Commentary on the Gospel of

Colleen Chiacchere-Creighton University's Education Department

What a beautiful feast and set of readings that the Church gives us on this Feast of the Visitation of Mary!  The second version of the second reading speaks eloquently to being Christ-like by giving directions on how to live.  I am drawn today to share my reflections on the Gospel reading as well as two works of art centered on the Visitation.

As a (currently) pregnant woman, there are many connections and feeling that resonate with me in these readings.  In the midst of all the other feelings, I identify a strong feeling of gratitude, echoed in the Gospel: “the Almighty has done great things for me and hold is his Name.” and those words echo in my mind and heart.  I feel blessed, privileged and a bit daunted by the responsibility of carrying and caring for a little human being, but definitely grateful!

I can imagine the enthusiasm that Elizabeth and Mary had for each other in learning of the babies in each other’s wombs!   I must say that I have a bit more appreciation for the Visitation since I have been pregnant before and I am now currently pregnant with my second child.  These days, I am congratulated on my (now very noticeable) pregnancy and asked my due date by most anyone I run into.  When I run into other pregnant women, there is an extra enthusiasm, excitement and mutual congratulating!  I can imagine it is similar to Mary and Elizabeth’s joy and enthusiasm. 

The first work of art is a poem by Joyce Rupp titled, “The Visitation” from her book, Out of the Ordinary:

Mary, you went hurriedly over hillsides,

Many of them, to be with aunt Elizabeth,

Whose womb also swelled with surprise

You, the woman of youth and vigor,

Weary from the long road’s rigors,

Wondering still about the mystery within


Elizabeth, wrinkled and wise,

Weary from the child kicking inside,

(already a hint of wildness in him)

The two of you, meeting at the door,

weeping and laughing at the same time,

Each one gasping at the other’s fertility


And leaping between and among you,

those tow frisky fetuses, yet to be born,

the prophet and One to be proclaimed


Did they feel the love of your hospitality?

Did they swim and sway with your voice?


Did they listen with tiny, eager ears to all

that passed between the two of you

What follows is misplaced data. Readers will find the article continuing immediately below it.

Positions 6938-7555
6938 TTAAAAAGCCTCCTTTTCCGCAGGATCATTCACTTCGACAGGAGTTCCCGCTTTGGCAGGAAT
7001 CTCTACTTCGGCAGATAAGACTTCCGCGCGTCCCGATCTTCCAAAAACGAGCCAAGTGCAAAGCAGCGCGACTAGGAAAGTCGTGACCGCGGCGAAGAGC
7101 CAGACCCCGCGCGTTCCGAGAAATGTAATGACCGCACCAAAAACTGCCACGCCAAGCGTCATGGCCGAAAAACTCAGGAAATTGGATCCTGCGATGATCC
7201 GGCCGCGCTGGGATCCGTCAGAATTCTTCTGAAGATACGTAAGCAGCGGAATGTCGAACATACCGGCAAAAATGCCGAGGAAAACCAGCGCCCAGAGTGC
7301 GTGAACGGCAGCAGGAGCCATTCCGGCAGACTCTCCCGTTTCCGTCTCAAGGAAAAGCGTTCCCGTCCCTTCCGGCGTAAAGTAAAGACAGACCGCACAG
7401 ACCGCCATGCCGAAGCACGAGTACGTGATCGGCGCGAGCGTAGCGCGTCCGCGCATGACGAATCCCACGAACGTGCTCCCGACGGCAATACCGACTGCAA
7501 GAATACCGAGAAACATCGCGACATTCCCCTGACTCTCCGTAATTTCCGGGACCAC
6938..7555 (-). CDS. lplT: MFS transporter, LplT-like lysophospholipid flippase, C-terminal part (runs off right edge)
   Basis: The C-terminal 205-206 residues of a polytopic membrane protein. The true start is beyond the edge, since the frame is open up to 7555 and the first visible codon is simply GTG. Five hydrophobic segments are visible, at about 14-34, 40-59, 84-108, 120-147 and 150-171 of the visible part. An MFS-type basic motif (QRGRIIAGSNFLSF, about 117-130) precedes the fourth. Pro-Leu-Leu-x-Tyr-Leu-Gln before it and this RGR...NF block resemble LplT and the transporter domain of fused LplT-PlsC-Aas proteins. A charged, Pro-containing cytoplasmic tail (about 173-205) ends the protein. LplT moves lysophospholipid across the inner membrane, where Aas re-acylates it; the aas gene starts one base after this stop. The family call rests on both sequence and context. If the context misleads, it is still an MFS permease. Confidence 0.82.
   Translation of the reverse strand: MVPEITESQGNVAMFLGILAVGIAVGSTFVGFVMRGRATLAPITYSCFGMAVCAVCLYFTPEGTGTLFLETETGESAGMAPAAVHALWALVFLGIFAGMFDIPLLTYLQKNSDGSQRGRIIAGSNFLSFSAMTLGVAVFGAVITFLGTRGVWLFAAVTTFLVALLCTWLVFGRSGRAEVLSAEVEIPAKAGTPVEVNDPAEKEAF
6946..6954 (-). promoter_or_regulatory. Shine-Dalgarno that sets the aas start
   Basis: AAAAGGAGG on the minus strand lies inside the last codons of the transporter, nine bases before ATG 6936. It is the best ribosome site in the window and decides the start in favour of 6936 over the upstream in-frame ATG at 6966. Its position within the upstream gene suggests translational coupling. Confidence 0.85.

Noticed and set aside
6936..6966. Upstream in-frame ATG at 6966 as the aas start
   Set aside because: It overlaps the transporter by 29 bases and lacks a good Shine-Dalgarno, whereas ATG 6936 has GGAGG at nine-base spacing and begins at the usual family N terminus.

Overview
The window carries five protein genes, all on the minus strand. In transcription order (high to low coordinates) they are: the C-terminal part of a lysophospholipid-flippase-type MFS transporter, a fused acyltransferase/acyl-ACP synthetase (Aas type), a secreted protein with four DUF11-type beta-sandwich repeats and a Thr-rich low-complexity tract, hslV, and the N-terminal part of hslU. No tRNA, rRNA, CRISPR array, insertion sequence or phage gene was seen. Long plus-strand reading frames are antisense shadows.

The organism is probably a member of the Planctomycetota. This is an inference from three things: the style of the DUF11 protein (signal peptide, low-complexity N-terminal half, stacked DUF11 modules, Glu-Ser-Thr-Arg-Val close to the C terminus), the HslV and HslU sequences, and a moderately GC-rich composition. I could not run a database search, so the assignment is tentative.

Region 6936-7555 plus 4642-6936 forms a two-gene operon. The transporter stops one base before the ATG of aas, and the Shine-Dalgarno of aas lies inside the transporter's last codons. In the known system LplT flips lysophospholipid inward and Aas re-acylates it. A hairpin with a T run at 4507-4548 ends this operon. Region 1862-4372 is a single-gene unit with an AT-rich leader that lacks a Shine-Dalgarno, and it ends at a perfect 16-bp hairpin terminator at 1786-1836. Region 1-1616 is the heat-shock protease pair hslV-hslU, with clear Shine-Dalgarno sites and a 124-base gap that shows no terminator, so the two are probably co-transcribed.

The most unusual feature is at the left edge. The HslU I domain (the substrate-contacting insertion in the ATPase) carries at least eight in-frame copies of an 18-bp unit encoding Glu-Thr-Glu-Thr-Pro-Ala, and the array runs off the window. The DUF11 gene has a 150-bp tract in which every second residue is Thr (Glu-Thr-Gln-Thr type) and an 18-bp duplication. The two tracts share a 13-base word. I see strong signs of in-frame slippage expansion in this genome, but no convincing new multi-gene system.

in the days and weeks that swiftly passed

growing and feeding on your rich love?


I don’t know which I’d have wanted more, 

to be in one of those glorious filled wombs


Or in the house of that woman-blessed place


As the weeks and months go on, I find my conversation with other pregnant women turning from initial enthusiasm to more practical conversations, whether in regard to our weariness or our wonder.  At my daughter’s small and community-centered school, there are five other mothers of students in her class that are pregnant - due with little sisters or little brothers this summer.  Pick-up and drop-off conversations that I have with these other pregnant moms of my daughter’s classmates turn to jokingly complaining about how big we feel, to who is caring for this new baby, details about delivery, recommendations for big brother or big sister books, etc. 

During the three months that Mary remained with Elizabeth, I can imagine the conversations the two women had were not that different than the ones I am having with my peers and friends– about feeling the babies move in their bellies, about unusual pregnancy symptoms that affect one’s body (there are so many), about the nervousness of the upcoming labor and delivery, about the joy and eager anticipation of holding that newborn in a few short months. As the poem highlights, I can imagine the babies felt the love, the voices, the enthusiasm of their mothers. I also sure hope Mary and Elizabeth were sitting and chatting (with their feet up) and getting a chance to rest as they enjoy the conversation and anticipation!

I would like to share another meaningful Visitation work of art that has inspired me, in case it might be helpful for you in your prayer with Mary, Elizabeth and Jesus today.  It is from a greeting card that I received several years ago, from a wonderful friend and mentor of mine, who is a sister of the Congregation of Notre Dame.  On the front of the card is a beautiful image of the Visitation with the line: "In each encounter, the Life within is ignited, begins to glow, to dance, to grow" (Visitation Image, by Mary Southard, CSJ, found here  This image is truly one of my favorite pieces of religious artwork.

I think all of us, pregnant or not, can relate or aspire to “igniting Life,” or bringing Christ into the world in joyful ways – glowing, dancing, growing, etc.  All of us have a responsibility as Christians, as persons of faith, to nurture that essence of Christ within us, to share the good news of Christ, to model in our words and actions the joy and love God has for each one of us.  May Mary and Elizabeth continue to be models for us in our Christian journeys!


write comment
Please enter the letters as they are shown in the image above.